Each year without fail, some ‘witty’ designers decide that the girls section needs some punching up. “I think girls are really into pink this year,” one might say. “Oh and princesses,” chimes in another. “No wait, let’s just sell them the same crap because girls are dumb! Haha, this is so meta.” This year’s fashion dunce cap went to The Children’s Place for their shirt, but retailers like Gymboree have made the same mistakes year after year without ever learning a lesson themselves. Because while corporations are (finally) universally panned when they imply girls are lacking in the math department, they still get a pass for telling girls they just need to be easy on the eyes. (If you can figure out how to get a PhD in cuteness, more power to you).
It irks me that big businesses think they can get away with things like, “I’m too pretty to do homework so my brother has to do it for me.” Groups like Pink Stinks try to hold them accountable and let them know that this ‘I’m sorry you were offended’ attitude doesn’t fly. (Surprise surprise! We’re smarter than that.) The UK-based group wants to give girls the chance to say that there’s more than one way to be a girl by campaigning against overly gendered clothing, costumes or cosmetics that tell a girl she is (or should) be anything less than herself.
It’s hard to get away from the idea of The Girl Section and The Boy Section despite the relatively few differences in prepubescent bodies. Progressively-minded parents can still be thwarted by school bullies and gender-policing fitting room attendants if they shop from the “wrong” section. Even when fellow parents give great advice on finding gender-neutral togs in the boys’s section, it doesn’t really help that they follow up with tips on girlifying it. Shouldn’t retailers think, “Hey! Let’s let these kids figure themselves out.” Because no matter where your child falls on the gender gradient, they can usually agree with the label “kid.”
Where can you shop for clothing without being bludgeoned by a Rainbow Glitter Magic Wand that only extols the virtues of being pretty, pink and purchased? The web of course! If navigating the great land of webstores didn’t leave you feeling too great, you can always look to Etsy or any of these designers that think outside of the toybox.
Launched this summer, this clothing line strives for “girl clothes without the girly.” Created by Sharon Burns Choski, she wanted a clothing line that challenged her mall’s offerings. Following her simple rules of letting girls be kids, while staying away from pink, girly embellishments and stereotypical imagery, she ended up with a line that appeals to adults, tomboys and any girl that doesn’t hanker for magenta. As soon as you step away from the status quo, you get neat tees like Girls Will Be So Many Things and effing sharks. When was the last time you could gift your niece a hammerhead?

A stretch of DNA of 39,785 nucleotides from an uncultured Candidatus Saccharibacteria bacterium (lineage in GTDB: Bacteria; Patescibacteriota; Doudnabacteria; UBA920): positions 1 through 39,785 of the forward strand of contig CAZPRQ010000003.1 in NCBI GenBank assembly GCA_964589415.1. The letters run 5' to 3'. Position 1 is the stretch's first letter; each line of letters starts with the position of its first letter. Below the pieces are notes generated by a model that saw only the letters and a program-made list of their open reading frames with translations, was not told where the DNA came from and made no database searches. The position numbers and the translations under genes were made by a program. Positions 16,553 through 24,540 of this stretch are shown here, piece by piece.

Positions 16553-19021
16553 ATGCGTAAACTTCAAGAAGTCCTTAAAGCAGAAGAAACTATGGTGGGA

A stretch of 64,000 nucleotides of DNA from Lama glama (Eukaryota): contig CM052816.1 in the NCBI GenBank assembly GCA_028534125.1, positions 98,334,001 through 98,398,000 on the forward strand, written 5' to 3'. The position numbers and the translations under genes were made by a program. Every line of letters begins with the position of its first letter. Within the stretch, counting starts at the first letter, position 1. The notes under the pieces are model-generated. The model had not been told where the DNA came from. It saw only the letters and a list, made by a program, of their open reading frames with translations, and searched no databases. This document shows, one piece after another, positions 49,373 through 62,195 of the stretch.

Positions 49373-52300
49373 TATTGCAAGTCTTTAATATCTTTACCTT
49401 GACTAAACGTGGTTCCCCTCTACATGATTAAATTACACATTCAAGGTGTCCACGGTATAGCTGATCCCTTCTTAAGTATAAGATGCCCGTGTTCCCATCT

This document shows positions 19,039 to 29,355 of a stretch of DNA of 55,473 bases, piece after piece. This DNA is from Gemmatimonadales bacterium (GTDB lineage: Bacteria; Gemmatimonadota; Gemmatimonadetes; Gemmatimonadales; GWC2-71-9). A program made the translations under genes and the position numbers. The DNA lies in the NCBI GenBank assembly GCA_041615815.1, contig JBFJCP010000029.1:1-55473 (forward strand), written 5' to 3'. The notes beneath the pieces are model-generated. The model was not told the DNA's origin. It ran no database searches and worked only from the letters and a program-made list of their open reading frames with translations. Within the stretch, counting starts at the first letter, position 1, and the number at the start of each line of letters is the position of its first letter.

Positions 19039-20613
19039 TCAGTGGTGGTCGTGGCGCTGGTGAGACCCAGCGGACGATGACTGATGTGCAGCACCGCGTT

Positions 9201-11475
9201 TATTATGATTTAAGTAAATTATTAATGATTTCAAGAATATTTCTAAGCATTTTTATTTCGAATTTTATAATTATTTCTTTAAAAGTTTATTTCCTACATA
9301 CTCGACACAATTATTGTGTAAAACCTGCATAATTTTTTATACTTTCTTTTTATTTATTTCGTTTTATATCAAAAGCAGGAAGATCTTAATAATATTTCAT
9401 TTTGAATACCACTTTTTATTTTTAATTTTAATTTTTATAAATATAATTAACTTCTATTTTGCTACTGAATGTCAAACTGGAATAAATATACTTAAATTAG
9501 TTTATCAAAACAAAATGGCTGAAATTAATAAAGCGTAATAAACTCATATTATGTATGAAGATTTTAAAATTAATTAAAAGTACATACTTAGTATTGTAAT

If you just want a resource on how to raise a strong woman, you’ll find it at A Mighty Girl, which collects everything that “smart, confident, and courageous girls” could want. Checklists of our actual talents? Female superhero undies? Medical scrubs/onesies for that genius newborn? Caped WonderWoman socks? They’ve even got presents for you! Like a graphic T section of your favourite childhood books!
If money is burning a hole through your pocket and you want your kid to be a fashion plate, look no further. Organized just as tops and bottoms, these fun prints are easily wearable by any type of kid. Their monster Ts, tuxedo jackets and astronaut onesies bare a simple message: “only to be worn by indikiduals.”
4. Hei Moose
Sparkles! Glitter! Random holographic things. Who doesn’t like fun things? Certainly not kids! This Nordic clothing line embraces the belief that kids should all get to play in brightly patterned clothing, including the boys! Although some of their pink items are still labeled for girls as you can tell, (the gender-neutral shopping task was harder than I imagined) you still have offerings that won’t leave either sibling feeling left out.
5. PigTail Pals
This line (along with Ballcap Buddies) just reminds kids to be kids. It just strives to remind girls (and boys) that they can be whatever they want to be. There’s no such thing as male or female professions any more than there are girl or boy colours.
If she likes pink she can wear pink, because she can do anything. Plan Canada isn’t just thinking about your youngster, but also about all of the girls around the world that simply need the opportunity to make something of themselves. So if your kiddo decides they love all things Magenta, remind them that it’s their decision and buy a shirt that’ll help another kid get to make their own choices.
There’s nothing wrong with liking pink. Or unicorns. Or glitter. If you were to ask a bunch of our queer, feminist writers how their current wardrobe compared to that of their childhood, I’m sure a lot of them would say, “similar, but adult-sized.”
No part of feminism says that certain colours or motifs are off limits. While forcing a hue upon our daughters, sisters and ourselves is ass backwards, so is denying it from its enthusiasts. So if your mini decides that they want to be a princess, you don’t need to deny their fun, just remind them they can be whatever type of princess they want. Including a self-rescuing one.